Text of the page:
State of Connecticut Workers' Compensation Commission, John A. Mastropietro, Chairman
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CRB Case Annotations re: Section 31-290a

Discharge or discrimination prohibited.

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THESE ANNOTATIONS ARE PROVIDED FOR INFORMATIONAL PURPOSES ONLY

Full texts of opinions, statutes and court decisions should be consulted and all citations and references fully researched by the reader.

The Annotations to Compensation Review Board Opinions are presented “as is” and the Commission makes no warranties as to the suitability of this information for any given purpose.
Please note also that Annotations change periodically due to several factors including, but not limited to, Appellate and Supreme Court decisions issued in workers’ compensation cases.

Cordero v. State/Judicial Branch, 5229 CRB-3-07-5 (May 23, 2007).

Board lacks jurisdiction over appeals from § 31-290a Findings. Party may appeal decision directly with Appellate Court.

Link v. Town of Easton, 5130 CRB-4-06-9 (October 12, 2006).

See, Link, § 31-301. Appeal procedure.

Soto v. Michael’s Chrysler Plymouth, 4830 CRB-2-04-7 (July 21, 2005).

CRB had jurisdiction to hear appeal regarding applicability of § 31-294c Motion to Preclude procedure to § 31-290a cases, but ultimately ruled that the procedure did not apply to wrongful termination complaints.

Mele v. City of Hartford, rev’d, 270 Conn. 751 (2004).

Trial commissioner’s Sec. 31-290a Finding reversed. Supreme Court held there was insufficient evidence to support discrimination under Sec. 31-290a. There was no evidence presented by the claimant that she was exercising any rights afforded to her under the Workers’ Compensation Act. In addition, there was insufficient evidence to prove the employer intended to discriminate against the claimant.

Bazon v. ABF Freight Systems, Inc., 4736 CRB-4-03-9 (November 3, 2003).

Finding pursuant to § 31-290a awarded lost wages, reimbursement of medical and insurance costs, attorney’s fees and costs. Earlier finding ordered reinstatement of employment. Respondents’ appeal dismissed as jurisdiction over appeal lies with the Appellate Court.

Burke v. Systematic Automation, Inc., aff’d, 80 Conn. App. 901 (2003)(per curiam).

Appellate Court affirmed trial commissioner’s finding claimant was discharged as a result of filing a workers’ compensation claim in violation of § 31-290a.

Martin v. Town of Westport, aff’d, 80 Conn. App. 901 (2003)(per curiam).

Appellate Court affirmed trial commissioner’s finding claimant failed to meet his burden of proof in regard to his claim for discrimination pursuant to § 31-290a.

Cable v. Bic Corp., aff’d, 79 Conn. App. 178 (2003), aff’d, 270 Conn. 433 (2004).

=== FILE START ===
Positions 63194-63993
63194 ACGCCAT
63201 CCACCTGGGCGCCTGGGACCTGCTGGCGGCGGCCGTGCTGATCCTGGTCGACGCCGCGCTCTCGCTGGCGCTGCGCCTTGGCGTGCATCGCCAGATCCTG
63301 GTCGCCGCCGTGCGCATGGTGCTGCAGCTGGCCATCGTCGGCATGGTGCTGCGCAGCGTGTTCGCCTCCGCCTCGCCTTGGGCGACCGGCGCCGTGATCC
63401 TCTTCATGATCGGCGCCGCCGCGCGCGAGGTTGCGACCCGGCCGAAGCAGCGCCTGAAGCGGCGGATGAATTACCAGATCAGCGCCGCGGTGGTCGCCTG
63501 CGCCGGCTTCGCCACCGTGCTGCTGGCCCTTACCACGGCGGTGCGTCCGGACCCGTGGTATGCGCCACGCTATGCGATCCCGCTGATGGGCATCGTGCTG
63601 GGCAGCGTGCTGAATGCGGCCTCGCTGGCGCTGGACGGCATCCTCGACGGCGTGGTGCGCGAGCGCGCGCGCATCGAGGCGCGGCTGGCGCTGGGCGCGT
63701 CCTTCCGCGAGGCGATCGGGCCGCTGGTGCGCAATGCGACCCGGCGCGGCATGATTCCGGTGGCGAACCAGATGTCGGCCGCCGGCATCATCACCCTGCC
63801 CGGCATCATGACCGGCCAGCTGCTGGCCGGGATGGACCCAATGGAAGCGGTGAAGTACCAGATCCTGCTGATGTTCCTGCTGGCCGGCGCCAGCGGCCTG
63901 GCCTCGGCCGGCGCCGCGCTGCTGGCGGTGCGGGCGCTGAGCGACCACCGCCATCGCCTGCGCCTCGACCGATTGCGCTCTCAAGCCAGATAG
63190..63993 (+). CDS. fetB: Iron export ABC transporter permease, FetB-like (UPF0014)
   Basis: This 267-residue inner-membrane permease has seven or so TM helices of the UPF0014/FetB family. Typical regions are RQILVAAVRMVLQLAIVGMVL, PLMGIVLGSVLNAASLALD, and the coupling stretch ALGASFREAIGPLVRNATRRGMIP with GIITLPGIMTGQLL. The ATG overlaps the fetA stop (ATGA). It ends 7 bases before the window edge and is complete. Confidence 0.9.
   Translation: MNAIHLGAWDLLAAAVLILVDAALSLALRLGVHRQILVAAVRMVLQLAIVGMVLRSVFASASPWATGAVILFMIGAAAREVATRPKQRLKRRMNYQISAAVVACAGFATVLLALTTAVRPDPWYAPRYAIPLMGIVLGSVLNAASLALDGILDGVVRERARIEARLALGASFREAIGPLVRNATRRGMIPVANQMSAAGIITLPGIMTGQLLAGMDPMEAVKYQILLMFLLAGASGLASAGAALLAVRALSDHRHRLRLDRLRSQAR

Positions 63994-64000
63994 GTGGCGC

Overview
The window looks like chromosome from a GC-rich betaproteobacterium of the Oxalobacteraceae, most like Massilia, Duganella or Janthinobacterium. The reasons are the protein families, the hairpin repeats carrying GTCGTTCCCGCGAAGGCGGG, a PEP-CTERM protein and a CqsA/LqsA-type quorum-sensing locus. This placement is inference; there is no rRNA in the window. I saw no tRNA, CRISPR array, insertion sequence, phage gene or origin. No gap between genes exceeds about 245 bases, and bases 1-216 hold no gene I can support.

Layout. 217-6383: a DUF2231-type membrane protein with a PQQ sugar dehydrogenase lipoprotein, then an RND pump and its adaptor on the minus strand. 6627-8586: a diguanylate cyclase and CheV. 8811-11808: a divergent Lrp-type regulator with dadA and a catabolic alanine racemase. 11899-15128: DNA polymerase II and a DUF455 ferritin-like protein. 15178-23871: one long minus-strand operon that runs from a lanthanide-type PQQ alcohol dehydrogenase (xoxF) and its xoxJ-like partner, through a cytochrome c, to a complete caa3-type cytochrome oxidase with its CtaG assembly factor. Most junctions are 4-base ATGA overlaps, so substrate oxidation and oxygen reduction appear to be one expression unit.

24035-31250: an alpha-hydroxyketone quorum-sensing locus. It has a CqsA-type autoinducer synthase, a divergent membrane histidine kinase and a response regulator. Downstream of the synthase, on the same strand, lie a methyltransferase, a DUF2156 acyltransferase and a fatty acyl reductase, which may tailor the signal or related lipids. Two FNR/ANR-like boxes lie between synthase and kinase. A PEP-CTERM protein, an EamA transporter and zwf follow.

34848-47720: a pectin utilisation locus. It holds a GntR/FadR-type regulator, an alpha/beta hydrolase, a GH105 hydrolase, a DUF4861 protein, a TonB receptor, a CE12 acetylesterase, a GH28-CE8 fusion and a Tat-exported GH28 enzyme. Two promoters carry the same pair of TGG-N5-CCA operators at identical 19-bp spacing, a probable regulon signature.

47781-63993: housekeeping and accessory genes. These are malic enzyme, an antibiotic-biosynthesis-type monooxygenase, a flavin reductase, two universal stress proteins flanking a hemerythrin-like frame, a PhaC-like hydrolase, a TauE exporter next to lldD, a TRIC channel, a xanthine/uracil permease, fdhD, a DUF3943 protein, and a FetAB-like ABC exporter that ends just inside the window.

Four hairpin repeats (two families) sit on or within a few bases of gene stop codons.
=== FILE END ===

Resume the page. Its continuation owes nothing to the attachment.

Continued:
Reinstatement of employment and permanent partial disability benefits awarded where trial commissioner acting for the Fourth District found claimant’s termination from employment violated § 31-290a, despite employer’s claimed nondiscriminatory reason for laying off the claimant. Appellate Court affirmed factual findings of the trial commissioner. Appellate Court found claimant satisfied both her burden of proof and her burden of persuasion sufficient to support the findings and conclusions of the trial commissioner. Appellate Court found, although the trial commissioner failed to specifically reference the burden shifting analysis stated in Ford v. Blue Cross & Blue Shield of Connecticut, Inc., 216 Conn. 40 (1990) in his finding and award and should have, the analysis was clearly set forth in the briefs before the trial commissioner. Further, the respondents’ challenge that the trial commissioner failed to articulate the basis of his conclusion, would not be reversed as it was being presented for the first time on appeal. The respondents failed to file either a motion to correct or motion to articulate and thus, did not preserve the issue for appellate review. Finally, the commissioner’s finding is fully supported by the evidence. The Supreme Court granted certification limited to the question of whether the Appellate Court properly affirmed the commissioner’s decision. However, upon hearing the claims at oral argument and on the basis of legal argument and the evidentiary record, the Supreme Court rephrased the certified question as: Did the Appellate Court properly conclude that the commissioner had applied the correct legal standard despite the fact that the finding and award did not expressly recite that relevant legal standard? The Supreme Court held that the Appellate Court’s holding that the trial commissioner should have recited the Ford burden shifting analysis in the finding and award was incorrect. The reference to the Ford burden shifting analysis should not be set out in a finding and award but should be expressed in a memorandum of decision accompanying the finding and award. The Supreme Court affirmed the Appellate Court’s conclusion that there was nothing on which it could base a conclusion that the trial commissioner did not apply the Ford burden shifting analysis. Further, the respondents, in order to preserve the issue as to the trier’s basis for his conclusion, should have sought an articulation. Supreme Court held that a motion to correct is not synonymous with a motion for articulation.